President Edwin Nighbert
Hello Fellow Sportsmen and Women! My name is Edwin Nighbert, I am 52 years old, married with 3 children ages 8, 12, and 17. I was born and raised in Lexington, and started my love for all things outdoors at the ripe old age of 6, under the auspices of my father and mentor, Dr. Ed Nighbert. I graduated from Henry Clay High School in 1986, and shortly thereafter found myself at University of Wisconsin, River Falls, studying Biology with emphasis on wildlife management, Conservation and Forestry. While there, I spent 6 months studying in Kenya, Tanzania and Ethiopia. I was also President of River Falls Ducks Unlimited for 2 years and maintained my membership with them, as well as Safari Club International, National Wild Turkey Federation and Rocky Mountain Elk Foundation.
Upon completion of my studies abroad I arrived back at University to an offer I could not turn down. The spring semester of my senior year I was offered the chance to buy a 750 acre game farm and shooting preserve in west central Minnesota. My then girlfriend (now wife!) and I ran it for 14 years until we had our first child and after his first winter, decided it was time to leave the tundra and move back home to where my roots were firmly planted, in Kentucky.
We bought 40 acres in Anderson county, close to our family farm in Washington County, and bought cattle, chickens and a couple horses. That was 15 years ago and we are still here doing the same thing!
Admittedly, I was selfish in my conservation and management practices back then, as I had my own land to hunt and fish. It was only after the news brought to my attention the malfeasance of the KDFWR Commissioner towards some public water hunters. As I Had spent most of my free time in Wisconsin and Minnesota knocking on doors for land for myself and clients to hunt, or hunting WMAs, WPAs and other public grounds, I was appalled that the Commissioner was doing this to, what could have been me or my son. I was involved in the League all through high school as an avid, and champion, ATA trap shooter, I decided then to become involved again. I was elected the 6th District director in spring of 2019, and elected President of the League the following June.
Needless to say it has been a major learning curve for me, and not always a pleasant education. I felt like the sportsmen of the Commonwealth were divided as a whole, and as a result certain aspects of our heritage had been violated and over regulated, benefiting some while taking from others. I feel like we have started bridging that divide through better and more open communication within our ranks. We must make sure, as a whole and undivided entity, that the KDFWR, the commission, and the Commissioner, all act in the best interest of our sportsmen and women, and most importantly the resource. That entails operating from a scientific and biologic stance, as we have done for decades until recently. It is why The Commonwealth has become a destination whitetail state, some of the best trout fishing east of the Mississippi, among many other opportunities, and world renown geographical features.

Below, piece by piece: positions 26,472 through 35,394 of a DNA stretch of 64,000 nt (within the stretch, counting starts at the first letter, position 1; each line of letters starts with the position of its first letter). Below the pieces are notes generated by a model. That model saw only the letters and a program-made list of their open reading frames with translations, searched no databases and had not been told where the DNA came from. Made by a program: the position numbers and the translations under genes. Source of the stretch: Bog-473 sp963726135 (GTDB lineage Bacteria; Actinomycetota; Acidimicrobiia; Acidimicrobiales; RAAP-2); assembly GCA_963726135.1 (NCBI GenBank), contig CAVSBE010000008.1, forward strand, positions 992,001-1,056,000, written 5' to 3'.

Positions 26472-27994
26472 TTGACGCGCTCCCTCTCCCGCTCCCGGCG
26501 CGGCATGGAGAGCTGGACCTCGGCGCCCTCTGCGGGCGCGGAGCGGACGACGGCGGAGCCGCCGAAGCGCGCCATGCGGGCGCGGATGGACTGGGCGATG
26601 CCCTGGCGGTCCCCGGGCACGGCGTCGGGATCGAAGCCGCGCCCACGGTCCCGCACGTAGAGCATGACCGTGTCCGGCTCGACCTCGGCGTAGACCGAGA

I have worked diligently for our heritage, access and opportunity, and will continue to do so as long as I am entrusted with this responsibility. Please feel free to reach out with any questions, comments or concerns. I am always available.
Meet the Commissioner
Rich Storm, Commissioner
A Nicholas County sportsman and third-generation farmer with a varied background ranging from mining to human resources, Rich Storm is the ninth person to lead the Kentucky Department of Fish and Wildlife Resources as its Commissioner.
“It is my honor to serve an agency that I love and respect,” Storm said.
Storm’s first day in his new role was Jan. 14, 2019.
“The search for a new commissioner spanned several months. Ultimately, we chose Rich, who I find to be forward thinking and full of integrity,” said Dr. Karl Clinard, Ninth Wildlife District representative on the Kentucky Fish and Wildlife Commission. “Rich is an avid sportsman, a farmer and a successful businessman. His personal background and professional experience will serve him well in this new role.
“I’m confident he will do a good job for the sportsmen and sportswomen of Kentucky and for the Kentucky Department of Fish and Wildlife Resources.”
Storm noted the agency is blessed with great resources, lands, heritage and variety.
“Kentucky’s outdoors are second to none,” he said. “I believe we should always be mindful that our work is not complete eve in a time of prosperity. Leaving things better than we found them should be our goal and our mission.”
Storm is a firm believer in mentoring: he’s personally coached students in golf, baseball and archery.
“I encourage every sportsman and sportswoman to mentor a new hunter or angler,” he said. “A positive first experience in the outdoors can have a lifelong impact on that person.”
Through his work as general manager of PICI Staffing, Storm has gained experience in various industries, including mining, automotive and manufacturing. He earned his bachelor’s degree in Agricultural Science from Morehead State University.
Storm lives in Carlisle with his wife, Heather, and their two daughters.